Obesity Up Risk Factor Of 13 Different Types Of Cancer, A New Study Finds
A new study has found that being obese raises the risk of getting at least eight additional types of life threatening cancer. It is well known that obesity leads to a number of health issues like diabetes, high blood pressure, heart stroke and heart attack, but, now, a study published in the New England Journal of Medicine, claims that obesity is linked to the development of thirteen types of cancer in total.
Back in 2012, a study conducted by the World Health Organization's International Agency for Cancer on Research (IARC) found that obesity increases the risk of bowel, breast, kidney, esophagus and womb cancer. Now, the latest study, also conducted by the WHO International Agency for Cancer on Research (IARC), has added eight more cancer types to the list- cancers of the stomach, liver, gall bladder, pancreas, ovary, thyroid, meningioma brain tumors and a type of blood cancer called multiple myeloma, reported Daily Mail.
How Obesity Is Linked To Cancer
For the study, the research team, led by experts from Washington University School of Medicine, analyzed more than 1,000 studies that looked at possible connection between excess body weight and cancer risk. It was found that excess body fat alters the balance of hormones such as oestrogen, testosterone and insulin in the body which can drive cancer growth, reported ABCNews.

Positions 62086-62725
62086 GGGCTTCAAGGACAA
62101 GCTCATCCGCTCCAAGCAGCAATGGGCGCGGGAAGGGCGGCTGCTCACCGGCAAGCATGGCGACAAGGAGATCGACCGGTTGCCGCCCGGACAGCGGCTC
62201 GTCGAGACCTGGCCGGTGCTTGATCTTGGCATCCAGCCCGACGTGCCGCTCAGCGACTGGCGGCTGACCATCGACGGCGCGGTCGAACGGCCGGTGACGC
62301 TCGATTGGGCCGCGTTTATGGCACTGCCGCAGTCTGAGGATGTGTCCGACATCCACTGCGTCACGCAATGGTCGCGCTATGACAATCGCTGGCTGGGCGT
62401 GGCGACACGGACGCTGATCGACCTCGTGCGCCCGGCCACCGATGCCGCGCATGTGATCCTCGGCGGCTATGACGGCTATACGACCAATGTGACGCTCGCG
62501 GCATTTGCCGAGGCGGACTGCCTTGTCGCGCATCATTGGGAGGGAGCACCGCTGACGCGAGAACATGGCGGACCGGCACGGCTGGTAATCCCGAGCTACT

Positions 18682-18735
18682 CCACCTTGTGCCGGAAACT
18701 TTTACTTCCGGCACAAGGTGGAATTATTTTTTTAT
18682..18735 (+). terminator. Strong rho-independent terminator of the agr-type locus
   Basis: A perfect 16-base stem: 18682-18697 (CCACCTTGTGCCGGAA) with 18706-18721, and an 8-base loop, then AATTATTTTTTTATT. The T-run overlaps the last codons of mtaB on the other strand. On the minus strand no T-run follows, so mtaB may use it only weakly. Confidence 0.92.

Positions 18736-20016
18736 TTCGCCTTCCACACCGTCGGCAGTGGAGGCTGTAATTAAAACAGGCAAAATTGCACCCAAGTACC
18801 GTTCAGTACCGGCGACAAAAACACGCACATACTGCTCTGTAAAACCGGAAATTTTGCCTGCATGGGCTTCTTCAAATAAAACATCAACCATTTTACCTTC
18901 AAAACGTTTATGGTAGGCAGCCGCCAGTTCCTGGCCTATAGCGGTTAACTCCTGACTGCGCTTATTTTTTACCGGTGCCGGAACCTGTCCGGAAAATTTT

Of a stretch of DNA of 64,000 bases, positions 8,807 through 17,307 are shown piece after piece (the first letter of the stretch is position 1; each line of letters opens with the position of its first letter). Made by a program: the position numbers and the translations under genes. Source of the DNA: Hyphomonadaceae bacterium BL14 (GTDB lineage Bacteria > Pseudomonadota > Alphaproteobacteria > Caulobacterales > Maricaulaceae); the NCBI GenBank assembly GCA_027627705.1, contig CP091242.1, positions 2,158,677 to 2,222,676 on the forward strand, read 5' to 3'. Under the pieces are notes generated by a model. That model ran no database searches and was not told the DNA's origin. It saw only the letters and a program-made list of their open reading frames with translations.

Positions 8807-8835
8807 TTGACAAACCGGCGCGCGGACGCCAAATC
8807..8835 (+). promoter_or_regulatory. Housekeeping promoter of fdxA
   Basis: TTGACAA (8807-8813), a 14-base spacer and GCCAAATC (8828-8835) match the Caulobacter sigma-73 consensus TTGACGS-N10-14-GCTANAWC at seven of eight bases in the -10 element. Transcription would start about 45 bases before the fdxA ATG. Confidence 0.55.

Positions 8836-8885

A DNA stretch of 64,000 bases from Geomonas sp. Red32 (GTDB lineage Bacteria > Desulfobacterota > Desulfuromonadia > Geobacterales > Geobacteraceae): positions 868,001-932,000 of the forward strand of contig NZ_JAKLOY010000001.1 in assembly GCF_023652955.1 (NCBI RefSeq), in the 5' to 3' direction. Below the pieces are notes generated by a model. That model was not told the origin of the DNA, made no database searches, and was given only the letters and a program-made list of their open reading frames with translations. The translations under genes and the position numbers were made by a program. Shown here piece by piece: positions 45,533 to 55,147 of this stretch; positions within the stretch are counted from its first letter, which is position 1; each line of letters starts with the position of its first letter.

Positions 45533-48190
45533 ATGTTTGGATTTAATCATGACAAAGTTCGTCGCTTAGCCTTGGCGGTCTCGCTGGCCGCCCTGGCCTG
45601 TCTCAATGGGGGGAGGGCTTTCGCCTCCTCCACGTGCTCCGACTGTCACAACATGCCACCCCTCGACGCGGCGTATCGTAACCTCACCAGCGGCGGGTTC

Lead author of the study, Dr. Graham Colditz of Washington University, said that the risk of developing cancer due to obesity is quite higher than previously assumed. He added that people aren't aware of many of the newly identified cancers which are linked to obesity.
How To Reduce Cancer Risk
One positive thing that the study claims is that the cancer risk in obese people reduces as they start losing weight. Dr. Colditz has recommended people to eat a healthy diet, try to maintain a healthy weight and exercise as well as restrict themselves from smoking in order to reduce cancer risk. He added that the study is another wake-up call for people reminding them that it's high time to take their health and diet seriously.